Russian court bans Alexey Navalny groups, labels them ‘extremist’
Prosecutors had asked Moscow City Court to brand opposition leader’s Foundation for Fighting Corruption and network of regional offices as ‘extremist’ groups.
A Russian court has outlawed the organisations founded by Alexey Navalny by labelling them “extremist”, a move criticised by the opposition leader’s supporters as part of a campaign to muzzle President Vladimir Putin’s opponents months before parliamentary elections.
The Moscow City Court’s ruling on Wednesday, effective immediately, prevents people associated with Navalny’s Foundation for Fighting Corruption (FBK) and his network of regional offices across Russia from seeking public office.
The label also means that activists who have worked with the organisations, anyone who donated to them, and even those who simply shared the groups’ materials could be prosecuted and receive lengthy prison terms.
“It was found that these organisations not only disseminated information that incited hatred and enmity against government officials, but also committed extremist actions,” Alexei Zhafyarov, a spokesman for the prosecutors who had filed the motion, said outside the court.
Russia’s list of “extremist organisations” currently consists of more than 30 entities, including the ISIL (ISIS) armed group, al-Qaeda and Jehovah’s Witnesses.
Navalny, Putin’s most prominent rival, was arrested in January upon returning from Germany, where he spent five months recovering from a nerve agent poisoning that he blames on the Kremlin – an accusation that Russian officials reject.
In February, the 44-year-old opposition leader was given a prison term of two and a half years for violating the terms of a suspended sentence from a 2014 embezzlement conviction that he dismissed as politically motivated.
Al Jazeera’s Bernard Smith, reporting from Moscow, said the court delivered its ruling after a “mammoth” session that went on for nearly 13 hours and stretched into Wednesday evening.
He said the decision “effectively” dealt “the final blow for Navalny’s political organisation that he spent years building up to try and counter Putin”.
In recent years, the FBK has pressured the Kremlin by publishing investigations into high-level corruption among the political elite. Such probes have in turn spurred massive street demonstrations.
Smith said Putin “remains popular” in the run-up to the September 19 elections, but there were concerns his United Russia party would lose seats.
“This is another attempt to head off any threat to them and cut off vocal opposition”, he said of the ruling, noting that those effectively leading the opposition to Putin were now either in jail, in exile or facing charges.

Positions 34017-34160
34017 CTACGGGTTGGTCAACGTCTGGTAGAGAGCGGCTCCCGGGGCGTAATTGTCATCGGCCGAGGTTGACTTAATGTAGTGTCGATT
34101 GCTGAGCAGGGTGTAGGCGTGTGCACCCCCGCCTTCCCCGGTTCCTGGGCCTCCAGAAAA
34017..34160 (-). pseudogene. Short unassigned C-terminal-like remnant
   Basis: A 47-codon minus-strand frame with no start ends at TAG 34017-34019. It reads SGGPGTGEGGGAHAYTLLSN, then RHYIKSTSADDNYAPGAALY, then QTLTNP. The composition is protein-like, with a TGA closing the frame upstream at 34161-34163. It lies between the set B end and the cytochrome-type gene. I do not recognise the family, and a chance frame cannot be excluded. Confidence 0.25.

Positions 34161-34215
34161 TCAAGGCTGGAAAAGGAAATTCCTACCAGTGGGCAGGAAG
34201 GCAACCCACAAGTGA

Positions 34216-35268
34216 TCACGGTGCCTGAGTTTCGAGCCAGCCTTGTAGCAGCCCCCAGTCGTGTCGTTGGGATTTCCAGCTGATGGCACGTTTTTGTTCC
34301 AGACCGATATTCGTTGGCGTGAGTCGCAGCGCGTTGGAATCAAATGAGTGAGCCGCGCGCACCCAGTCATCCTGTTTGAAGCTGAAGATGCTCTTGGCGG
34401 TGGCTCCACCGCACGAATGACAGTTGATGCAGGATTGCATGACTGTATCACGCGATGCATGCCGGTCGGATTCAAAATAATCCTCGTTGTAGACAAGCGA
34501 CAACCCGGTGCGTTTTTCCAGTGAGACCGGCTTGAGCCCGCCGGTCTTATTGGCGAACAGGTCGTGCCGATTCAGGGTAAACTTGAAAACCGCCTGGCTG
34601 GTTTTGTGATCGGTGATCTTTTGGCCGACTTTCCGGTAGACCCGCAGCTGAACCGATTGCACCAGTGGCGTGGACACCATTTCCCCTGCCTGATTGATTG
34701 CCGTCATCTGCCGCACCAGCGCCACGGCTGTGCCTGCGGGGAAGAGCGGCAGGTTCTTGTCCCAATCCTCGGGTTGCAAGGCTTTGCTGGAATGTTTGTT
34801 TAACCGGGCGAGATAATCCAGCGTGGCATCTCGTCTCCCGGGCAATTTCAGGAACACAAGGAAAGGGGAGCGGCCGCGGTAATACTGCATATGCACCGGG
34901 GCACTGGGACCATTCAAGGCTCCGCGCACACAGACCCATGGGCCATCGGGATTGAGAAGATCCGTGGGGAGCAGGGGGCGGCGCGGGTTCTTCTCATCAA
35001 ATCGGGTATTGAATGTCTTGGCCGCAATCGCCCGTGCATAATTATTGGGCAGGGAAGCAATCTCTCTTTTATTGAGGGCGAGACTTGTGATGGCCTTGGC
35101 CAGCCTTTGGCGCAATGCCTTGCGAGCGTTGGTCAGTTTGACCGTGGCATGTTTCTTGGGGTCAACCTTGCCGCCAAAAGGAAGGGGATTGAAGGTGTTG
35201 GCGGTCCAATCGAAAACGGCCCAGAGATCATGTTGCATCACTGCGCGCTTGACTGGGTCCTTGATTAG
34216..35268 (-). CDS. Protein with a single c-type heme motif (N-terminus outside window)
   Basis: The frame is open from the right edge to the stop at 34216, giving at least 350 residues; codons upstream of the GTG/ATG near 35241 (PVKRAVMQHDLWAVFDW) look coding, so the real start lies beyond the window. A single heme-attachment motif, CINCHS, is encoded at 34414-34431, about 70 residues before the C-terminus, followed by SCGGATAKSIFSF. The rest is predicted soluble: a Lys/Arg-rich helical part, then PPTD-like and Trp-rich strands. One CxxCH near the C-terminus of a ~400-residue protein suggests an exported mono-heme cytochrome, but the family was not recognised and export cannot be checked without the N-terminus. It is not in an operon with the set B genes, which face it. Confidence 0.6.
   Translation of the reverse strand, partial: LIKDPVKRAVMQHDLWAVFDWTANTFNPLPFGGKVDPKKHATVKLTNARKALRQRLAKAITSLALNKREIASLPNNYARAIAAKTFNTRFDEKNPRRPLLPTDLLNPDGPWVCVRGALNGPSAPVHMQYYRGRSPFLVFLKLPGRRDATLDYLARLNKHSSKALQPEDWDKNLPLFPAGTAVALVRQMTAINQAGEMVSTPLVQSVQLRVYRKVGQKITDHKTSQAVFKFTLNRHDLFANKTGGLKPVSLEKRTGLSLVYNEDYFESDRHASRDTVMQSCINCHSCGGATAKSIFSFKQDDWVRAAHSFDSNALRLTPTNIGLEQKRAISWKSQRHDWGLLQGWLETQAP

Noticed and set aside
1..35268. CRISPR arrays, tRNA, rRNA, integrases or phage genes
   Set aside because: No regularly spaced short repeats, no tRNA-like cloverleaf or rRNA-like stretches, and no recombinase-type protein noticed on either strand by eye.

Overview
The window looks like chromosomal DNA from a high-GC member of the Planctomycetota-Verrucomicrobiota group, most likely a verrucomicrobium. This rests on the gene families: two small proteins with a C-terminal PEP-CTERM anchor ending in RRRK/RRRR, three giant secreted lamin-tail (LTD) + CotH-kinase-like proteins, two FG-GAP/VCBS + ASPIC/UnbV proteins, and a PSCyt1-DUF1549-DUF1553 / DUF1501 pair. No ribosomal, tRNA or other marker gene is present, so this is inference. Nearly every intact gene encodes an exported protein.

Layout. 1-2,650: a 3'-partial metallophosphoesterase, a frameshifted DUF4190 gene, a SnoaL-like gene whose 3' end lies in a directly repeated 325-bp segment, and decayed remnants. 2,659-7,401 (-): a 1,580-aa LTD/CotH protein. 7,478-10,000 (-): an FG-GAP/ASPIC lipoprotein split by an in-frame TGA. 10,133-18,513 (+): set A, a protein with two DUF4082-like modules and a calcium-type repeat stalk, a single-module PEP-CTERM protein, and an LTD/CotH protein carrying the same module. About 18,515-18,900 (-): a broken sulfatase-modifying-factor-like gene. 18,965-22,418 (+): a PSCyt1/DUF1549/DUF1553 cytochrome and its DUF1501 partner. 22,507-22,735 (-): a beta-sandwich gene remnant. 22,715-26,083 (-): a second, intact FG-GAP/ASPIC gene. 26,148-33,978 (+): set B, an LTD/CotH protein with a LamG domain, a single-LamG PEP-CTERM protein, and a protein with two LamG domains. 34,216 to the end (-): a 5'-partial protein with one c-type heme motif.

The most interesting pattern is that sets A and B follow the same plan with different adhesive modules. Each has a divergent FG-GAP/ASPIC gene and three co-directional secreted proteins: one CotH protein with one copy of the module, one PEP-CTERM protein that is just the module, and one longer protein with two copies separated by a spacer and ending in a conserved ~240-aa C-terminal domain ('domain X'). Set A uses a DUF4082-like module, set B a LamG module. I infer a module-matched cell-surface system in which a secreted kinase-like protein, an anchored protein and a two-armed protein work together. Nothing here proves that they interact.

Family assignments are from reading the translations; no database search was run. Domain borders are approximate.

“So in every turn, people who previously have been able to speak out in Russia against Putin and the ruling party have been silenced.”
US State Department Spokesperson Ned Price condemned the move on Wednesday, saying it “further restricts the ability of opposition candidates to appear on the ballot in the September Duma elections”.
“Russia has effectively criminalised one of the country’s few remaining independent political movements,” Price said.
The court session was held behind closed doors on the grounds that classified materials would be discussed. The judge rejected a defence appeal to allow Navalny to take part via a video link from prison and dismissed other motions by the defence.
According to the prosecutor, pro-Navalny groups were plotting to destabilise the political situation in Russia and working to promote a popular revolution.
Yevgeny Smirnov, one of Navalny’s lawyers, said during the hearing that the prosecutors’ motion was intended to bar Navalny’s associates from running for public office.
“This case has been linked to the law that bans all those who are connected with the Foundation for Fighting Corruption from getting elected,” Smirnov said.
Navalny’s offices in dozens of Russian regions already shut down in April after the prosecutors issued an injunction to suspend their activities pending the court’s ruling, but the opposition leader’s associates have pledged to continue their work in different formats.
His foundation, started 10 years ago, has relentlessly targeted senior government officials with colourful and widely watched videos that detail corruption allegations against them.
One of its latest productions, which has received 117 million views on YouTube, claimed that a lavish palace on the shores of the Black Sea was built for Putin through an elaborate corruption scheme. The Kremlin has denied any links to Putin.
Navalny also has relied on his offices across Russia to organise anti-Kremlin protests and implement his Smart Voting strategy — a project to support the candidates most likely to defeat those from the Kremlin’s dominant United Russia party in various elections.